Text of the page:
precious gems.

•  Donald Trump broke a barrier of sorts late last year when he sold one of his
houses for over 100 million dollars.

•  Last January, Wall Street investment houses paid out bonuses of up to $60
million to top traders, with hedge fund managers getting even more.

•  By the same time, last year, Goldman Sachs had handed out $ 16.5 Billion – that’s
BILLION – to its bankers, traders and brokers.

•  United Health Group Inc got its failed top dog to leave the company last year –
fired him, in other words – by paying him a lump sum of  $6.5 million  with $5.1
million more to come each year for the rest of his life! )This arrangement was
approved, or course, by a Board that, I strongly suspect, would have strong,
indignant words for anyone who suggested a small boost, perhaps, in         
unemployment benefits for hourly employees!)

•  CEOs at large U.S. corporations on average earn $430 for every $1 earned by
the average U.S. worker, while just a few decades ago the average CEO–to–
worker ratio  was 10 to 1. From 10 to one to 430 to 1 in a handful of decades; how
nice for the CEOS.

•  It’s sad that some Exxon stockholders were upset a few weeks ago when
second-quarter profits came in down, year-over-year. The second quarter profit
was only 10.3 Billion Dollars, this year, as opposed to the $10.4 billion profit of the
2nd quarter last year! (And that’s after paying dividends.)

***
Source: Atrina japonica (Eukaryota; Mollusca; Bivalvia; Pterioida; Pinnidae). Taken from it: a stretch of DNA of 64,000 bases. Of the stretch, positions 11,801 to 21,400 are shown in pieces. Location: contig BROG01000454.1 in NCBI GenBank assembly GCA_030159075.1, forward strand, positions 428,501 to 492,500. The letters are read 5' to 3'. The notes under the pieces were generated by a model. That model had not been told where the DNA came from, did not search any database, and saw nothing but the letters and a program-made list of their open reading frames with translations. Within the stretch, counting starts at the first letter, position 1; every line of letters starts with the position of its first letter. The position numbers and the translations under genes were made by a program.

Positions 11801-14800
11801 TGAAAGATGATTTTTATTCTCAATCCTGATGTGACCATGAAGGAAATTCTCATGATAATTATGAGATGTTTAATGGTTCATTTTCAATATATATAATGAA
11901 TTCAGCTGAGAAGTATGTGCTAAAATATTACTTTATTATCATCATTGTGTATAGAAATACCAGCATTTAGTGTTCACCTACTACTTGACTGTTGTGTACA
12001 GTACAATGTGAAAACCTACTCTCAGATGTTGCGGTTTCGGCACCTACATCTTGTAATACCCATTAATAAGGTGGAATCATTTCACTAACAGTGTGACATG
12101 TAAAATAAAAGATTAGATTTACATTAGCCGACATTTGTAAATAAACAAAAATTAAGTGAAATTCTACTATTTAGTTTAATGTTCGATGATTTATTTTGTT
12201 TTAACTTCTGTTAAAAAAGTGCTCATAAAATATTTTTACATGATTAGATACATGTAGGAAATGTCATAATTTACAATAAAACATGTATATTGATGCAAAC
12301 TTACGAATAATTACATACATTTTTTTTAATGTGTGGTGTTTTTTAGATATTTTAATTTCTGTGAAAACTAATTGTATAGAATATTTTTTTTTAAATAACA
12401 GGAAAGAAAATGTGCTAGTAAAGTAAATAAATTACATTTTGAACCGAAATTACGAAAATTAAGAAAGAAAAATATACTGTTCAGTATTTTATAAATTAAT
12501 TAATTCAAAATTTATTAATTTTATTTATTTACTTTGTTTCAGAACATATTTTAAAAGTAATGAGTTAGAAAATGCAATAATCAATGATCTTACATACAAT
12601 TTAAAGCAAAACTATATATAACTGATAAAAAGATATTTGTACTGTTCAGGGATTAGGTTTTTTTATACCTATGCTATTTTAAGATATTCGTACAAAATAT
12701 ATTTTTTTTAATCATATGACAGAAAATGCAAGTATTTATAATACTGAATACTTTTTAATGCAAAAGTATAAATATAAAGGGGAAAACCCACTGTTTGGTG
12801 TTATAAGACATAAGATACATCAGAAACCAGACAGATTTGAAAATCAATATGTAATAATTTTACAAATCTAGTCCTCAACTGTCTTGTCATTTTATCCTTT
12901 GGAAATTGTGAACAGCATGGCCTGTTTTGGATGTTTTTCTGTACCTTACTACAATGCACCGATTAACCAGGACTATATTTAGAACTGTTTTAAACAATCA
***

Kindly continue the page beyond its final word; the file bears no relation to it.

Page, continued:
There’s something wrong.

Something sadly wrong with the people who grow obscenely rich in today’s world,
certainly – a world in which Forbes Magazine counted 946 billionaires, back in March – a
world in which they are happily afloat in a sea of hungry, homeless, sick and stricken

Something wrong when – unlike what Jesus was trying to tell us about the rich man in
Jesus’ Parable – the world and this Christian Nation have become a place that seems truly
to believe that the winner is the one who dies with the most toys!

But – more importantly, perhaps – there’s something sadly wrong with “the rest” of us – us
“non-winners, us “losers,” as well as those who don’t care to win that, particular race –
who allow all that to happen, simply shrugging our shoulders, or perhaps nod, silently
wishing we could be amongst those winners!

‘Twas ever thus, of course. There have been periods of obscene disparity between rich
and poor throughout history – as in the late 19th Century.

But doesn’t it just seem to you, as a Christian, that 3300 years after Moses, and nearly 20
Centuries since Christ, it’s about time it stopped? About time the $40,000 mattresses and
the   $100 million mansions were turned into…, oh, I don’t know…, maybe food for the
hungry? Or how about medical care for the sick? Isn’t it about time?

In Jesus Christ’s Name, I ask – isn’t it time? Amen.

* The American Heritage® Dictionary of the English Language, Fourth Edition copyright
©2000 by Houghton Mifflin Company. Updated in 2003. Published by Houghton Mifflin
Company. All rights reserved.